Saturday, January 26, 2013

Lots of News!

This week was a treasure trove of news from the U.K.

Yesterday, Hazel Tindall sent me news of a BBC Shetland radio programme. The connection only lasts for about another five days. I very much enjoyed listening--both to the content and just hearing those gentle Shetland accents. This will especially be of interest to those who are yarn dyers.

As I've mentioned before, 2013 has been named as the Year of Natural Scotland. Lots of information about Scotland in general from Visit Scotland (including those Fair Isle clothed Shetland ponies).

Selvedge is both a quality magazine, but also a shop in London. I get many ideas for the British itineraries from the magazine.This week I received their newsletter:

Still keeping to British venues, but back to Scotland, the latest Visitor Newsletter from Promote Shetland. (And there are those famous Shetland ponies again.)

Thursday, January 24, 2013

Fair Isle sweaters: A Shetland pony version

A number of people sent me this link--thanks to all and I think Judy was the first. Have a look at this site and be sure to follow through to the video which shows the ponies being helped to don their sweaters.

I was especially interested, as the sweaters (wonder if they would call them jumpers in the U.K.), were knit by Doreen Brown, who we visit during our Scottish tour.

Tuesday, January 22, 2013

Three places left for tour to Wales

The 2013 Scottish Skeins & Skerries Tour is full. If anyone is hoping to join us, please let me know and I'll start a waiting list. Concerning our tour to Wales, there are just three places remaining. Don't miss out!

The last Tuesday in January (the 29th this year) is Up Helly Aa in Lerwick, Shetland. You can see the details at It's definitely a guy thing!

Sunday, January 13, 2013

I've been travelling

As I've mentioned in a previous post, this past summer I had a memorable visit to Namibia and Botswana. I didn't do much shopping, with the exception of baskets, and came back with many beautiful examples of this craft.

The three baskets on the left were made by a master basketmaker, Thitaku Kushonya of Maun, Botswana. Thitasku told us she had been to Canada several times and took prizes in competitions held in Toronto. She said the design of the basket on the far left was inspired by an elephant's tusk.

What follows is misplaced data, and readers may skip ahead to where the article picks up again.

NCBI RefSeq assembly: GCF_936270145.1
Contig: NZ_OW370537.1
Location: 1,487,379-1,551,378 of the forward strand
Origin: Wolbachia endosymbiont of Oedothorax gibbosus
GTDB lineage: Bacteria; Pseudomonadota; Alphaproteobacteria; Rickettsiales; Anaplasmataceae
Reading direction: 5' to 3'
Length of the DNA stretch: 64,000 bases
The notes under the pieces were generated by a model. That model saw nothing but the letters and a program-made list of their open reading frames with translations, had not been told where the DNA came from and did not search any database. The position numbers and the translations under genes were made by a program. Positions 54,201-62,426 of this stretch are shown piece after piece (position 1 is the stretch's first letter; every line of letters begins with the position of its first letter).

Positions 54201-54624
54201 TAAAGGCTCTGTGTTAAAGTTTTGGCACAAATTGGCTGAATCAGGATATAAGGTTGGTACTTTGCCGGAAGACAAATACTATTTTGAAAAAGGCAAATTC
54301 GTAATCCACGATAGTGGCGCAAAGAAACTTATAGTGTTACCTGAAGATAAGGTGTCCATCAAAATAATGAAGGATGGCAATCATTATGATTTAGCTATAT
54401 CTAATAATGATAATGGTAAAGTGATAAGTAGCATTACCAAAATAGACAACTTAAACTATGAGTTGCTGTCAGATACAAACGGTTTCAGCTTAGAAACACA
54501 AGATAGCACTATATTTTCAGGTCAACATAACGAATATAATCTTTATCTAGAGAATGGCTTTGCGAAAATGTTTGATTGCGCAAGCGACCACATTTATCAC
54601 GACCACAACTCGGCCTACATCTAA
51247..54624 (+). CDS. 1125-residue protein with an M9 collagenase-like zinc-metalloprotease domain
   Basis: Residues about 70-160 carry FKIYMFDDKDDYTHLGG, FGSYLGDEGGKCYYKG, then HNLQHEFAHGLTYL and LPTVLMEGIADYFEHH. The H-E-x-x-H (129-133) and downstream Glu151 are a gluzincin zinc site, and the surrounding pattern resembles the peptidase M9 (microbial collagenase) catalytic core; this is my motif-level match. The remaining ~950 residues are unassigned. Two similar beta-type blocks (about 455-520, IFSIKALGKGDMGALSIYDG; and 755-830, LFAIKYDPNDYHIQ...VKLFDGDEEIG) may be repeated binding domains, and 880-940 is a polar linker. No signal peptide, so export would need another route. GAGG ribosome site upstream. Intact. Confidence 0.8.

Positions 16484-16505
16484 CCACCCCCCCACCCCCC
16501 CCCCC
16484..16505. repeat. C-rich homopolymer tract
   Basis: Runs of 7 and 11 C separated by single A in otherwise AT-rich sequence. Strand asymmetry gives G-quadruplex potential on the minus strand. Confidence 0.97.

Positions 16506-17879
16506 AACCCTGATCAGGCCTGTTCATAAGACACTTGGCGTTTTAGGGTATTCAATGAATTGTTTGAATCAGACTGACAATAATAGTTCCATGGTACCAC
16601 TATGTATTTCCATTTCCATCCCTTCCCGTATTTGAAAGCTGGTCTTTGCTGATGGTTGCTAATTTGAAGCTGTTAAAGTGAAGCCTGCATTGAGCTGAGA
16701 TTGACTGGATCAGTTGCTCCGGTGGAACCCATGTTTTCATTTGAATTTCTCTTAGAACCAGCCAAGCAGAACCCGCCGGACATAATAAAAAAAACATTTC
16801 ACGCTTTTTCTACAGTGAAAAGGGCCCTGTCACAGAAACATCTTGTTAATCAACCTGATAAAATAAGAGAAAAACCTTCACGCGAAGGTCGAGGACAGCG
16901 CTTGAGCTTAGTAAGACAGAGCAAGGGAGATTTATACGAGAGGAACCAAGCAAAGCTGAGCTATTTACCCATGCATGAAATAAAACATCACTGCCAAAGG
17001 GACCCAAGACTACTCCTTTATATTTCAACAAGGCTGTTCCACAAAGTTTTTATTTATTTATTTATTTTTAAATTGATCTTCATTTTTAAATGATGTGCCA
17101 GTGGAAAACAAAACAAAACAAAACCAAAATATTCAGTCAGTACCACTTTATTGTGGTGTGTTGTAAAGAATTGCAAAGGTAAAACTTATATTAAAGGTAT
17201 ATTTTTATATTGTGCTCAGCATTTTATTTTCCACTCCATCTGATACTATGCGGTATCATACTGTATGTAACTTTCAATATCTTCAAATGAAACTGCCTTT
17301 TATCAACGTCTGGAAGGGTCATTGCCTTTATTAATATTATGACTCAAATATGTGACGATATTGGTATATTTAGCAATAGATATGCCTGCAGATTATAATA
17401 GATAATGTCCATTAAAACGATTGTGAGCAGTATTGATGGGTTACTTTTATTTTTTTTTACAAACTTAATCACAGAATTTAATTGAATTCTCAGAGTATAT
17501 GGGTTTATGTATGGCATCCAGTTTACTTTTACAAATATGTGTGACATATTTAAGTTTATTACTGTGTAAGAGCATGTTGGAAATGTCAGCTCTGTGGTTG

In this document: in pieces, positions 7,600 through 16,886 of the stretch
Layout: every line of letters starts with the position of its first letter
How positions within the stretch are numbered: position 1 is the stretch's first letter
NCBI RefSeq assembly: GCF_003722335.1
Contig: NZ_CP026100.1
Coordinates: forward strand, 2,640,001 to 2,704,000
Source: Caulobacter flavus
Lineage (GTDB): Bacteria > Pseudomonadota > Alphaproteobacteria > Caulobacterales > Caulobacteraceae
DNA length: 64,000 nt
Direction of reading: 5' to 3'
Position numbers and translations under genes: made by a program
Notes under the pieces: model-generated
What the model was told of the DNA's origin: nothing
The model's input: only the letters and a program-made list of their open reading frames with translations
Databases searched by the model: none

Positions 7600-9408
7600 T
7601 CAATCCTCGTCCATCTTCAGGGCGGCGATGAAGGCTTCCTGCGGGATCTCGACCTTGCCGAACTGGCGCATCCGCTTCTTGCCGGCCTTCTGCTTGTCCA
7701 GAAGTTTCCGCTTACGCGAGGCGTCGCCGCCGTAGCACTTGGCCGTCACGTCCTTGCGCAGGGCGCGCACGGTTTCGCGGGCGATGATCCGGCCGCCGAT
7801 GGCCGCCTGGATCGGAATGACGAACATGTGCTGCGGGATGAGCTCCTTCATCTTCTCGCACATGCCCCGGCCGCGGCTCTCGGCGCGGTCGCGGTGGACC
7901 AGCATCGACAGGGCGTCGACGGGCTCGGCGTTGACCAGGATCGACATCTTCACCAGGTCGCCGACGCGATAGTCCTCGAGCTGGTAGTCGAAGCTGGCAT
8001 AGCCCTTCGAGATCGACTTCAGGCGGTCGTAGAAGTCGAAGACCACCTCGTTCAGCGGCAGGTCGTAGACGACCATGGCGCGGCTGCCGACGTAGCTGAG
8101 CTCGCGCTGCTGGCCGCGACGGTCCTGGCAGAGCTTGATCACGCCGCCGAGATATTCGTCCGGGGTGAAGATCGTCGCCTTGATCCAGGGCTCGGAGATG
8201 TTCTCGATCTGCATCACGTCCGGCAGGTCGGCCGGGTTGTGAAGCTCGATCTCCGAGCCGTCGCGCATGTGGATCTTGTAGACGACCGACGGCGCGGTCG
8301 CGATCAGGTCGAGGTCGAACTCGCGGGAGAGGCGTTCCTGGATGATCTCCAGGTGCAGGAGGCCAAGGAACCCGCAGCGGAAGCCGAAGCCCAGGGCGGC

She sells her works and that of others as part of a cooperative of craftspeople in the area, and also gives classes. It was hard to keep myself from buying more than three baskets there. However, I knew that more basket purchases lay ahead!

Another visit was to the tiny Namibian village of Mohembo, near the Botswana border. This stop was organized through a third party and I'm afraid that ladies were expecting someone who was either a wholesaler or who had a store, and hence extremely large sales.

 At first, my son and I were perplexed when we saw a large group of ladies, surrounded by baskets--we hadn't expected that there would be so many people and baskets. We decided that the only way we could approach it was to buy at least one basket from each person. I'm including several photos of the results of this particular adventure.

Just before we were leaving the village, an elderly woman told us to stop, opened the back door of the car and gestured to some children to get in the back seat. Before we knew it, altogether, nine children of varying
ages and sizes had joined us. 

She pointed us in the direction where we should take them and off we all went! Several miles down the road, one of them tapped on my son's shoulder and pointed to a village which we could see off the highway.  James stopped the car and out they all got. The photo of our travelling companions is below.

It is hard to imagine for a North American that someone would send their children off with strangers. Not one child complained about being crowded in the backseat. They were all very quiet and seemed as though this was a new experience for them.

Between the two of us, I can't remember exactly how many baskets we bought, but you can see from the photo of the trunk of our little rental car, that there were quite a few. We thought the work was both artistic and of a high standard. 

This was our 'haul'--keep in mind it was two layers deep in the trunk.